How to Make Your Home Safe for Seniors
How to Make Your Home Safe for Seniors | America Homecare
As people get older, they face new challenges in their home physically and mentally. Eyesight weakens, movement gets harder, and memory lapses. The house that may be once familiar will become dangerous. This is why your home needs to be safe for seniors.
A good tip to keep in mind when making your home safe for seniors is to go through your house and think of what challenges they would face. “Imagine yourself with the physical or cognitive challenges of your loved one — poor vision, difficulty with stairs, use of a walker, memory lapses — and walk through the front door”, from Wendy Wells-Chanampa, a dementia care expert and founder of Senior Resource Consultants in Naples, FL.
1. De-clutter the Pathways
Simple everyday items can become dangerous hazards if your loved one trips on them while walking in the hallways. Getting rid of these piles is essential, but it can also be emotional, because many seniors feel attached to all the “stuff” in their home, says Mahlon Stewart.
Stewart is a geriatric clinical specialist and assistant professor of rehabilitation and regenerative medicine at Columbia University Irving Medical Center in NY. He also recommends getting outside help to declutter.
This clutter may include:
- Potted plants
- Piles of shoes and boots
- Laundry baskets
2. Remove Rugs and Tripping Hazards
“When assessing a home, the number one concern is to prevent falls, which are the leading cause of fatal injury in Americans over 65,” says Amanda Lambert, a geriatric care manager in Salt Lake City, Utah, and co-author of Aging with Care: Your Guide to Hiring and Managing Caregivers at Home. Throw rugs and area rugs can bunch up or the corners can flip over, creating a true danger zone — be sure to tape or tack them down, or get rid of them altogether.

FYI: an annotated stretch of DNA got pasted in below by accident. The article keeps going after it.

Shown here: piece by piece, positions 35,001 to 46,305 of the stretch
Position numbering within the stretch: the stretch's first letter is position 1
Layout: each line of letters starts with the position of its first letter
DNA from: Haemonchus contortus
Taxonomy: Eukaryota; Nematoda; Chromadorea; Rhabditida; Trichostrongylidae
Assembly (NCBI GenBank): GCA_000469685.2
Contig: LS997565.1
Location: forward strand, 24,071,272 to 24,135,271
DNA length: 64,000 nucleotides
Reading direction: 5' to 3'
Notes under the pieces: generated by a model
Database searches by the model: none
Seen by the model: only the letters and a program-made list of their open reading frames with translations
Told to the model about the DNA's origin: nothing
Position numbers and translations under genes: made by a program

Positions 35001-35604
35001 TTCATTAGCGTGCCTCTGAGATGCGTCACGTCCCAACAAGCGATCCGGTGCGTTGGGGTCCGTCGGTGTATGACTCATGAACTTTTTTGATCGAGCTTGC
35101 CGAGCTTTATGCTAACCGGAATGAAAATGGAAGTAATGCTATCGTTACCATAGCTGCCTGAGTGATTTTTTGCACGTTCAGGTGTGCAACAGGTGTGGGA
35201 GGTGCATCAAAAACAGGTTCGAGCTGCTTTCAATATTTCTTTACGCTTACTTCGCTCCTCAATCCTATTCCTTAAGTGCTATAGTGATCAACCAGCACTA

You should also check for:
- Any thresholds that need to be stepped over
- Footrests and ottomans that can get in the way
- Slippery stairs that need to be covered with non-skid treads
3. Make the Bathroom More Accessible
A bathroom can be the most dangerous room in the house. The shower should be accessed without stepping over a high side of a bathtub. There should also be sturdy grip bars for them to use the toilet and shower.
Do not attempt to install grip bars if you do not have the expertise. Hire a professional if needed.
4. Check Kitchen for Hazards
If your loved one will still be preparing his or her own meals (an aide who cooks or a food-delivery service are other options), make sure the kitchen is as safe as possible. Some adjustments may include:
- Moving frequently used pots, pans, utensils and groceries to lower shelves where they are easily accessible.
- Making sure faucets are clearly marked for hot and cold and installing anti-scald devices.
- Checking that burners and oven are working properly and have timers that beep loudly.
- Buying and upgrading to a new microwave, as microwaving is safer and easier than cooking with an open flame (and you can fill the freezer with prepared meals that just need to be zapped).
5. Improve Lighting
All pathways should be well-lit, especially the route to the bathroom at night, says Stewart.
In addition to all rooms, other areas to check for lighting include any outside areas such as the garage and driveway, near all doors as well as in the hallways and entryways. Inexpensive nightlights placed around the house can be a big help.
6. Purchase Safety Devices
Not only should the home have working smoke detectors and carbon monoxide detectors, but you should also assess whether your senior relative needs a personal fall detection device and a chair lift on the stairs, says Lambert.
It is fine to assess and modify the home yourself, but you can also hire a professional.
If you want to hire a professional such as an occupational therapist (OT) or physical therapist (PT) to help, you can contact your Area Agency on Aging for referrals and resources.
For larger changes that need to be made, consider hiring a Certified Aging in Place Specialist (CAPS) through the directory page of the National Association of Home Builders.
You can also consult your Senior Care Advisor for more safety tips and resources to help your loved one age in place.
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